Teachers tend to believe that their feedback on written tasks has a substantial and effective role in improving their learners’ skills, which may be disconnected from the reality of how their feedback registers with students. It is crucial to have common understandings between teacher and student perceptions in order to avoid anxiety and avoid potential conflicts to ultimately facilitate and motivate students to learn the L2 [12]. Feedback on written tasks is usually written by teachers to students, but there are some obstacles to doing this in an individualised way, considering learners’ perceptions of feedback, due to teachers inevitably being task focussed (on marking papers) at the expense of tailoring their teaching delivery to each learner’s particular needs and abilities.

Nevertheless, L2 students generally believe that written feedback has a positive influence on their learning improvement [13]. When EAP learners receive comments they see a different view and an evaluation from teachers who have knowledge in the same field as their academic and professional interest. When encountering potential criticism, learners are challenged to acknowledge their weaknesses and strengths. From personal experience, when essays are set as assignments it is usually difficult to spot one’s own mistakes, which can be clearly flagged and analysed by tutors, along with potentially innovate opinions. Carefully reading feedback always helps to gain knowledge about how to progress in writing skills avoid making the same mistakes, along with improving the use of positively valued points.

On the other hand, some students find it difficult to work on feedback, in particular when it is mostly negative, because it can be very demotivating for them, particularly certain types of learner [9]. That is why Truscott (1996) [14] argued against delivering feedback, as it can hurt students’ feelings, demotivating them and causing them to worry about their accuracy rather than conveying their thoughts. Hyland (1998) [15] and Sadler (1998) [16] also found that students can feel discouraged when they received negative written feedback, and furthermore it can cause them to be very passive towards future writing tasks. Clearly it is really dangerous for learners if they develop a language barrier to produce output in L2 due to their experiences of receiving negative feedbacks, but in EAP learners are usually highly motivated to acquire technical accuracy and proficiency rather than general communicative competence (although as noted previously they usually de-prioritize accuracy in favour of academic content in their actual subject-specific written output).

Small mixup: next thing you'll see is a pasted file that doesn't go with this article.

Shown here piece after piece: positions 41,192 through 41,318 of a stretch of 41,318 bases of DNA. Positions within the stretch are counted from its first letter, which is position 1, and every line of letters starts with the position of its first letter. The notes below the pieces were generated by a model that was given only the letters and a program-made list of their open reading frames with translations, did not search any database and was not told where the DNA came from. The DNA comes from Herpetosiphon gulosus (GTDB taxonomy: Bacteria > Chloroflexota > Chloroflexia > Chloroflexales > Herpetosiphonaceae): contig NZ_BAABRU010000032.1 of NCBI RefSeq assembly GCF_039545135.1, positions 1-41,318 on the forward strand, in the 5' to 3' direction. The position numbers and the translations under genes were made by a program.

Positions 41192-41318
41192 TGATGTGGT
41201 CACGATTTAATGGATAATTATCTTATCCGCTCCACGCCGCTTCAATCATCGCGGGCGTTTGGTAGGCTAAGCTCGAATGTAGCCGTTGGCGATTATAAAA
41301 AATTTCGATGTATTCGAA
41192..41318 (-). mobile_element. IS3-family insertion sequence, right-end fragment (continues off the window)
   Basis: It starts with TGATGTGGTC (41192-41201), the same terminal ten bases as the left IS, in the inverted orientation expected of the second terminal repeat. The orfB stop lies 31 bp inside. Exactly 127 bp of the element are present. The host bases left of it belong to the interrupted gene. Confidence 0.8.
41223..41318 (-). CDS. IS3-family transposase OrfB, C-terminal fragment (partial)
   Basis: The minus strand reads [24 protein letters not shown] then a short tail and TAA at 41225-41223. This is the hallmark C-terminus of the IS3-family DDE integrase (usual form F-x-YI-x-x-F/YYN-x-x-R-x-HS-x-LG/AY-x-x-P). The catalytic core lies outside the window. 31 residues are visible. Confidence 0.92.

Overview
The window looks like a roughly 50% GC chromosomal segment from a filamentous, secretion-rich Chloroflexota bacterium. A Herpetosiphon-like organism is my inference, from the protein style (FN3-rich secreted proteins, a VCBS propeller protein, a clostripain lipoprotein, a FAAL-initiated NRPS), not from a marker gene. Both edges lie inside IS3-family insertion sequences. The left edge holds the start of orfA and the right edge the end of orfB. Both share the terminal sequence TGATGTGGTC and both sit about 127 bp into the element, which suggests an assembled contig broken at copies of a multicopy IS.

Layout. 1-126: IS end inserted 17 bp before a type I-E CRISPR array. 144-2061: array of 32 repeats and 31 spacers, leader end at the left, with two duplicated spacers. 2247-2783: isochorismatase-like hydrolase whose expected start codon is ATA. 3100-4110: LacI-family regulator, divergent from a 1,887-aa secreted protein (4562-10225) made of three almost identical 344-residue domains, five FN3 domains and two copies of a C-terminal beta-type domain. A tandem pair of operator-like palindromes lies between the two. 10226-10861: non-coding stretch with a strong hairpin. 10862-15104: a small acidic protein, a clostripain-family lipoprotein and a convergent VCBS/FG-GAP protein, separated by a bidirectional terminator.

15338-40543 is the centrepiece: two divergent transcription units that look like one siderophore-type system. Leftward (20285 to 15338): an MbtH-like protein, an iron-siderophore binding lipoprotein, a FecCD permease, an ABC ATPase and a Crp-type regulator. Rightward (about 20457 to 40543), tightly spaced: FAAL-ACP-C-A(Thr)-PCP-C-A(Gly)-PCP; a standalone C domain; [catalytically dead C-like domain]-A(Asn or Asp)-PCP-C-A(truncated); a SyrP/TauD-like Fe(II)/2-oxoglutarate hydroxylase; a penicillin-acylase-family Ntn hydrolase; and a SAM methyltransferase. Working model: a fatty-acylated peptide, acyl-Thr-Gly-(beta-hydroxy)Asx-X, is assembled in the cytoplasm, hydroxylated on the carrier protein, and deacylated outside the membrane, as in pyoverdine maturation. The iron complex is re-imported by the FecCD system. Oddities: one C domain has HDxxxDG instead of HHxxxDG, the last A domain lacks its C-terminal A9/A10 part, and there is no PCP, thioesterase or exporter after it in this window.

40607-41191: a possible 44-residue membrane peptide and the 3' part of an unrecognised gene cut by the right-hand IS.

Truscott (1996) [14] proposed to abandon feedback, in particular error correction in L2 writing, arguing that it is harmful and ineffective. This might apply for L2 academic writing, because students are expected to produce their thoughts, knowledge and ideas in the target topics following academic writing structure. They are also concerned with organising their discourse and linking concepts logically. When they work on that it would be unfair for students if they would be corrected according to their grammar mistakes instead of the content. However, in EAP learners are dedicated to enhancing their L2 proficiency in writing, so grammar should be corrected as well to prepare them properly for subsequent academic studies in the L2.

In general, students believe that feedback assists them in learning, and it is very effective working on delivered messages. However, recent studies revealed that students have different needs and perspectives. According to Hyland’s (2013a) [9] interviewees, students from different academic subject fields tend to fall into two categories: those who like to obtain error correction prioritizing accuracy, and those who do not think that grammar is important in academic writing as they prioritise the content of their work. As with the choice of academic and professional specialisation, these preferences may ultimately reflect personality types. There are also many personal variations in preferences about how feedback is given between teachers and students as well.

Indirect feedback involves enabling students to discover their mistakes and learn from them by reflecting on feedback on their errors which promises long-term knowledge [17]. Some studies suggest that error correction and instructing grammar rules in EAP writing should be replaced by feedback which lets students discover their own mistakes [18]. However, feedback of this type might be challenging and unclear for students to figure out errors, usually when error codes are used to indicate grammar, vocabulary and punctuation errors.

Conversely, direct feedback involves the explicit correction of student errors [18]. Direct feedback is more effective for EAP students because it focuses on certain features that can be situated within the learning framework posited in the curriculum or programme design. For academic writing in L2 indirect feedback is better, because it tends to encourage students, guiding them to solve problems by themselves and aiding them to improve their writing skills and to adopt more autonomous learning skills [19]. However, in practice most learners and teachers are in favour of direct feedback, because it avoids students being confused in distinguishing error codes [19], which is relatively applicable for students with lower levels of proficiency of L2 [19].